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The Great Animal Orchestra: Finding the Origins of Music in the World's Wild Places Hardcover – March 19, 2012
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"An imaginative introduction to a new dimension of the natural world."―Kirkus Reviews
"Krause's musical expertise allows him to hear the orchestral layering of different species in each biophony, an insight that explains group vocalization as an evolutionary survival mechanism rather than a purposeful chorus of noise."―Publishers Weekly
"The Great Animal Orchestra speaks to us of an ancient music to which so many of us are deaf. Bernie Krause is, above all, an artist. I have watched him recording the calls of chimpanzees, the singing of the insects and birds, and seen his deep love for the harmonies of nature. In this book he helps us to hear and appreciate the often hidden musicians in a new way. But he warns that these songs, an intrinsic part of the natural world and essential to human well being, are vanishing, one by one, snuffed out by human actions. Read The Great Animal Orchestra, tell your friends about it. And as Bernie urges, let us all do our part to preserve the age old sounds of nature."―Jane Goodall
"Krause shows us the music of the natural world - long may his work continue!"―Pete Seeger
"Bernie Krause and his niche theory are the real thing. His originality, research, and above all basic knowledge of the sound environments in nature are impressive."―E.O. Wilson
"This fascinating book awakens our ancient ears to the source of all music. Read it, and you'll yearn to muffle our din-and hear anew."―Alan Weisman, author of The World Without Us
About the Author
Dr. Bernie Krause is both a musician and a naturalist. During the 1950s and 60s, he devoted himself to music and replaced Pete Seeger as the guitarist for The Weavers. For over 40 years, Krause has traveled the world recording and archiving the soundsof creatures and environments large and small. He has recorded over 15,000 species. He lives in California.
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Today, the musical scholar Bernie Krause is exploring a complimentary frontier; the musical properties of soundscapes created by wildlife in their natural environments. If Krause is right - and he makes a persuasive case in his impeccably argued and loving crafted "The Great Animal Orchestra" - then our natural habitats are suffused with soul-stirring symphonies composed from the voices of crickets, the rumble of streams, the beat of waves brushing up against the shore, and counterpoint melody of literally thousands of species expressing themselves.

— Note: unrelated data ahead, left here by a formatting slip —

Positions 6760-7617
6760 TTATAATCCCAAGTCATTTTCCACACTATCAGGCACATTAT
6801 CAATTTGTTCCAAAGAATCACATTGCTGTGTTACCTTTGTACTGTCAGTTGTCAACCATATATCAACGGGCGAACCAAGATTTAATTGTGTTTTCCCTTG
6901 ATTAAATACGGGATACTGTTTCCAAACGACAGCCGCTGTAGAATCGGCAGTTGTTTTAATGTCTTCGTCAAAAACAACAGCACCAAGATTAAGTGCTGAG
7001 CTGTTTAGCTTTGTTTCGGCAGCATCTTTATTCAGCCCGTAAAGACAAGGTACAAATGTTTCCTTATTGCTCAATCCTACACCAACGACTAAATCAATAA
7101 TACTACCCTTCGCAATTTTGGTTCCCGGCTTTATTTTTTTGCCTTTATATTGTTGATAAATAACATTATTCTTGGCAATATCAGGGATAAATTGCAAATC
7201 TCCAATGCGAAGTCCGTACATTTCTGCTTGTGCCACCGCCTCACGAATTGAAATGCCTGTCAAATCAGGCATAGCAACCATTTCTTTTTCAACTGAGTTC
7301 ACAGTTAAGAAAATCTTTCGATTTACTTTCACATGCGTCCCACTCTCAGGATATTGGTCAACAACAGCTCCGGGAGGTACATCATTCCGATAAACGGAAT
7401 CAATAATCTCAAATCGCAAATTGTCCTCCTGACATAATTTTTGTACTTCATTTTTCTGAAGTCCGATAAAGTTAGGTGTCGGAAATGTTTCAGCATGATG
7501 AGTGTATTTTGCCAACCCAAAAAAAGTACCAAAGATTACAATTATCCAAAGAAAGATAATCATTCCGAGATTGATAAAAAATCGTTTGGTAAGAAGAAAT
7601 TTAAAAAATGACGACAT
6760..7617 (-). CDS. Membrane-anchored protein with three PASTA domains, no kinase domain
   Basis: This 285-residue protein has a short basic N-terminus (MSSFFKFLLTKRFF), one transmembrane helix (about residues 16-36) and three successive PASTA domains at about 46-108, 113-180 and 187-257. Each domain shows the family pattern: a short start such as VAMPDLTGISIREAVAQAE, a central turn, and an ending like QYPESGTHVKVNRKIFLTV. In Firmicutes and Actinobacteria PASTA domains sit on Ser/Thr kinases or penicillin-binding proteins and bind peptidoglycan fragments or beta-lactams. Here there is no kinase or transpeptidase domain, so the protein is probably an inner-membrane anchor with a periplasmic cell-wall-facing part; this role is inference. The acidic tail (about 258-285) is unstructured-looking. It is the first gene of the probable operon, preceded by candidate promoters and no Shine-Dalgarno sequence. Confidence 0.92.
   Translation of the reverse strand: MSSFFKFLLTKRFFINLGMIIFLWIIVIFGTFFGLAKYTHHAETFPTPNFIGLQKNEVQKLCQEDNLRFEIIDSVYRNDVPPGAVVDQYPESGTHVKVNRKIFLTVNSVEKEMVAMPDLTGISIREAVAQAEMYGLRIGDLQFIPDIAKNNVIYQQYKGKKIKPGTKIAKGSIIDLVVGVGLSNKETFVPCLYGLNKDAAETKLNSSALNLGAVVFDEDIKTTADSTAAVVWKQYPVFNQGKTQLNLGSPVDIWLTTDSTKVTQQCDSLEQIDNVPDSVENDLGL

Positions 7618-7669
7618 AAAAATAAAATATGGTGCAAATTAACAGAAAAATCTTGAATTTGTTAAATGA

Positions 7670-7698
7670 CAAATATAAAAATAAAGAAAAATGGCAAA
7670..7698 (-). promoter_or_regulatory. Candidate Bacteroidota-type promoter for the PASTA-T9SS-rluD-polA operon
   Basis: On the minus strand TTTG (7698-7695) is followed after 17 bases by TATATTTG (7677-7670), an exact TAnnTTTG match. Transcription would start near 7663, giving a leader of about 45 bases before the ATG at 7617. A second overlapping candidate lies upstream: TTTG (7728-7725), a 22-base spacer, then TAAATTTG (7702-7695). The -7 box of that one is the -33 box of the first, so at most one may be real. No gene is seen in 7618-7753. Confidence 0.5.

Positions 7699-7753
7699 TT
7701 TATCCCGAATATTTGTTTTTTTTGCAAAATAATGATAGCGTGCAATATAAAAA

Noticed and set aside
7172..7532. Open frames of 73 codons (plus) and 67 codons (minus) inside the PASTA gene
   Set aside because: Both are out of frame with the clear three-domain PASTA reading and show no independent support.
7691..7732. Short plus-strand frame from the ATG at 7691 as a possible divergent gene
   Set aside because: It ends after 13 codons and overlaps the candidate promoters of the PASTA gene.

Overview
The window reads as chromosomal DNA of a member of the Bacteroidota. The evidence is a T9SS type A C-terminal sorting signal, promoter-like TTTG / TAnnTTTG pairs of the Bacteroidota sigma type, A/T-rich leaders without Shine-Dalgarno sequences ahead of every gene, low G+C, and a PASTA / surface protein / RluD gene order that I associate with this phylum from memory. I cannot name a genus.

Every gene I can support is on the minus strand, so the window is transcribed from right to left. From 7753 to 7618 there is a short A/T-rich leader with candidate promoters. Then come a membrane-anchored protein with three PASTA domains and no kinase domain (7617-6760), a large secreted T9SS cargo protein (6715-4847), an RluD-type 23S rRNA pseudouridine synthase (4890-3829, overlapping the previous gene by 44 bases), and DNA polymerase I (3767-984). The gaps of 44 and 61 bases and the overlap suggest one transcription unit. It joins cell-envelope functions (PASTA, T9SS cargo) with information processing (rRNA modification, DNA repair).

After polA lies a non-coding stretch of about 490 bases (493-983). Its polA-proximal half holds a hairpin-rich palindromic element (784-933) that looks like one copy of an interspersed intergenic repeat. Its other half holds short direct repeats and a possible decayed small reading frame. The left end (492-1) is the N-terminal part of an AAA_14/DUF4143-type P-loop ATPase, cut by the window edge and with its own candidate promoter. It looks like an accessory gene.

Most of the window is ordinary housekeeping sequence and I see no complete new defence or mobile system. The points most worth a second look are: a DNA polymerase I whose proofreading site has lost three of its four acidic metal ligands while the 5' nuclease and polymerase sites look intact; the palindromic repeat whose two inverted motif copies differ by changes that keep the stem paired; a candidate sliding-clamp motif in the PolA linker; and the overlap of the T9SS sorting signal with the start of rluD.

The soundscapes emerging from our biospheres are not mere random noise. There is order, interplay, and a deep harmony within these sonic landscapes, though we must be attentive and good listeners to hear the subtle musical joys that surround us. Unfortunately, the everyday music of birds chirping, the wind ruffling through trees, and the rain splattering on the ground is being drowned out by leaf blowers, airliners overhead, and the ever increasing din from our machines. It is not just our peace of mind that is being shattered; human generated noise is destroying the great animal orchestras which perform in our midst.
Global warming and the encroachment of man-made sound are just two of the factors threatening our biodiversity. Krause calls attention to what is at stake: as natural soundscapes are silenced we will lose touch with source of our musical heritage. Natural music has a way of attuning us to the universe. In a way, if we lose these natural soundscapes we will lose our souls. That is one of the lessons I gleaned from Krause thoughtful and very humane book. But thankfully, Krause book has also taught me to listen to the sound of the wind as it brushes against the grass; the melody of birds singing from their lofty perches; and the gentle pitter-patter of leaves falling to earth. The order and harmony is exquisite, if we would just train our ears for it.
Scott O'Reilly is the author of:
"Yes and Philosophy."
When I met Bernie I had been studying animal behavior and ecology for years, but my interest in animal vocalizations was largely scientific. With his musical background, he opened my ears to a whole new world of sound. I have always been struck by his ability to bring together disparate threads, and this book develops a richly beautiful portrait of life's orchestra. From ideas we first discussed in the jungles of Borneo, he has developed complex theories of communication. He reveals how animals form their own symphonies, the percussive beat of insects blending with the melodies of birds. Each animal has its own sonic space, but like an orchestra they join together to form a haunting sonata unique to each place on earth.
It has been a pleasure to work with Bernie. From gathering sounds in the field, to the creative process of putting recordings together for environmental albums and exhibits, I have learned from him how to really focus my listening. I am delighted he has written this book to share his insights on nature's harmonies. The music we enjoy today owes a debt to thousands of wild songs. These connections can only be translated for us by a man who is both a musician and scientist, steeped in decades of really listening to everything from the singing of a sand dune to the moans of a mourning beaver. Enjoy this book as a passport to tune your ear and really hear the world in an entirely new way."
All of life makes sound. The recordings are beautiful moments. We are encouraged to remember to stop and listen to each other and to the wild. All creatures have a voice and together create biophonies, they listen to each other. This book is beautiful. A Painful reminder of what we are loosing in our rush to take and make.